Photography workshop at Kukula Kids’ Club! 

Photography workshop at Kukula Kids’ Club!

The Kukula Kids’ Club, a new initiative for The Sloth Conservation Foundation, aims to enable and empower children with additional educational classes, gain new skills through workshops and provide them with fun activities they may not usually have access to due to geographical or financial barriers.

Recently we teamed up with the amazing Girls Who Click foundation to arrange a week-long photography workshop for the 11 children in our Kukula Kids’ Club.


The Kukula Kids’ Club

All of our children in the club, aged 7-12, also participate in the El Puente – The Bridge project. This incredible organization has been serving the indigenous community for decades, they give space to hundreds of indigenous families, helping to provide; food, cultural events, classes, clothing, and school supplies, among many other things.



We wanted the Kukula club to serve the indigenous communities of the area so we were so grateful to team up with El Puente for this. One of the pillars of SloCo’s mission is to actively work with other organizations, individually we can make small changes, but together we can have a huge impact. El Puente worked with us to choose 11 children that attended their project to be our first group of the new Kukula Club.

Girls Who Click

We also teamed up with Girls Who Click (GWC), a nonprofit organization based in the San Francisco Bay Area, to bring photography to our Kukukla kids. Founded by Suzi Eszterhas, an award-winning wildlife photographer, she sought to create a foundation to inspire young girls to join the nature and wildlife photography industry.

In a heavily male-dominated field, they aimed to bridge this gap and, to do so, partner with full-time working professional photographers around the country to offer free nature photography workshops for teen girls.


GWC kindly offered to send one of their partners, the amazing Diana Caballero, to give a free week-long workshop to our kids. Diana, from Mexico, is an amazing photographer in her own right, and we couldn’t wait to host her here and give the children this amazing opportunity.

The initiative:

For the photography workshop, we wanted to provide the kids with the necessary tools and knowledge to learn to use the camera as a means of photographic expression through play and experimentation. Through the activities, we wanted to show them how our gaze is a very powerful instrument to share what we are and what surrounds us.


The cameras

Most of the children do not have access to cameras or phones, so when we decided to do a workshop with them, we knew that we wanted to be able to provide them with their own cameras. We used this digital camera and they ended up being the perfect little cameras for the kids. Thank you to everyone who helped support this project so that we were able to provide this item for the children to use.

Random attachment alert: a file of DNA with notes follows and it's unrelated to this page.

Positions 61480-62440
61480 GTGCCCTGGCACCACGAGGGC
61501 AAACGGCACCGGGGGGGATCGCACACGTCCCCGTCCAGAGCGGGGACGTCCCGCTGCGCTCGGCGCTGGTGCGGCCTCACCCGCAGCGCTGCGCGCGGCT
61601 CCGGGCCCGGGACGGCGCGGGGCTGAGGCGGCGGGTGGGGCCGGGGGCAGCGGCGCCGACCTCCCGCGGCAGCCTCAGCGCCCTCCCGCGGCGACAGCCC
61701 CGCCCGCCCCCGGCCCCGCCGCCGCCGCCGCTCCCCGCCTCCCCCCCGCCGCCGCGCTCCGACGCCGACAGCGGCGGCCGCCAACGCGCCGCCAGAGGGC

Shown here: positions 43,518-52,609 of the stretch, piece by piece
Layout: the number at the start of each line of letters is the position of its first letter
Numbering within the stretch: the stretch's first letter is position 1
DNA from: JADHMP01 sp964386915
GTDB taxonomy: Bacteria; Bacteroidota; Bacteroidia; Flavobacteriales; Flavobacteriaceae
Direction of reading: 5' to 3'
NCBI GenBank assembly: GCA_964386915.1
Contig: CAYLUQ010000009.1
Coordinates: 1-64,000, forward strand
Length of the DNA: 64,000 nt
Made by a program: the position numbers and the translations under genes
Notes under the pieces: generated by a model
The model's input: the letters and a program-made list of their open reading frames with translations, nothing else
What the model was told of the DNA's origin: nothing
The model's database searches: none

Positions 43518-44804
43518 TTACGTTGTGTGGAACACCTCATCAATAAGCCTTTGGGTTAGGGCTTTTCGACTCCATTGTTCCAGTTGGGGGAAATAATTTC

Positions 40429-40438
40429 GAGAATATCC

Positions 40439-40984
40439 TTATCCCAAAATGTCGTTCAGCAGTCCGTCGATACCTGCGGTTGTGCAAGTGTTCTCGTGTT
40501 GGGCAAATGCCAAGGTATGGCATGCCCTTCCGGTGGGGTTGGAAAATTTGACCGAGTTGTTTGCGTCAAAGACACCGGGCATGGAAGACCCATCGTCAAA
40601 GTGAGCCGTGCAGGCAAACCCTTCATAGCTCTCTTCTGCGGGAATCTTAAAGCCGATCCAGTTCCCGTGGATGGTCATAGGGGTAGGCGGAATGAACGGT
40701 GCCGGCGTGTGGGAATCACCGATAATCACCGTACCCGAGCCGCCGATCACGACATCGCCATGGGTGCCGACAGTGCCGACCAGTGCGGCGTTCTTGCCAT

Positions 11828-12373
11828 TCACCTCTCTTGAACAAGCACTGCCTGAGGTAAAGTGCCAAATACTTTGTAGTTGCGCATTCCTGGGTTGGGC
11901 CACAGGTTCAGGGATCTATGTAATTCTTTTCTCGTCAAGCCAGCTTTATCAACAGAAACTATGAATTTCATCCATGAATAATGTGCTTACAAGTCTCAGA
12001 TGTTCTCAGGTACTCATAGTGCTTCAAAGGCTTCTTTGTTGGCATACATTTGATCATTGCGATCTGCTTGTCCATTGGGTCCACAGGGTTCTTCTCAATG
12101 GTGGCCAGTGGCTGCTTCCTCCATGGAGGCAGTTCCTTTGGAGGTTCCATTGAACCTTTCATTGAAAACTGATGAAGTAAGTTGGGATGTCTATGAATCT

The photography workshop:

During our 4-day workshop, Diana set a variety of activities for the children to do so they could learn how to use their cameras and also understand different methods for taking photos. We also set them homework each day to do specific photography assignments at home.

  • We explain what the camera is, the elements that make it up, how it works, who invented it, and its evolution to this day.
  • We play and explore the multiple possibilities of looking through a rectangle made with a piece of cardboard that simulates the viewfinder of a camera.
  • We observe our pet, we follow it everywhere and we take pictures of it. We share and exchange experiences of our pets during the workshop.
  • We take our favorite toy and imagine a normal day in the life of the toy. We take 10 photographs recounting its life. At the end of the activity, we tell how its life is.
  • We take photos representing different emotions, for example, joy, sadness, anger, fear, and surprise.
    We imagine that we are very small beings, like an ant, a beetle, a dragonfly, a bee…
  • We become that being and we see many things that we could not see with the naked eye; details and textures, what used to be small can now be something huge.
  • We incorporate the latest images, review all our photographic work and make a group selection to present an exhibition.


An unexpected visit

We were also lucky to be visited by a sloth on day 3 – this was amazing and it came down so low that we were able to get amazing photos of the sloth – the perfect gift for our Kukula Club kids!


Photo by Nash


Photo by Jorge


Photo by Ester


Photo by Ester


Photo by Daishy

The future of the Photography workshop:

We exhibited the children’s photos at El Puente over the weekend so that during their soup kitchen that Saturday, the families who visit El Puente, would be able to see all the kids’ hard work. Now that the children have been taught how to use the cameras we plan to continue working with them and having them photograph different experiences. We have met twice since the workshop and they have worked on getting the following photos:

  • A beach landscape photo
  • A photo of movement i.e. dancing, running, jumping
  • Photos of the great green macaws



We want to be able to continue to nurture the children’s passion for photography and capturing the world around them. In October, for international sloth day, we are also planning on doing a huge exhibition with the kids’ photos to showcase their talent at the event.

In the future we hope to give this workshop to more children in the area, continuing to work with Girls Who Click to do so.

-Sarah Kennedy
Director of Education & Outreach

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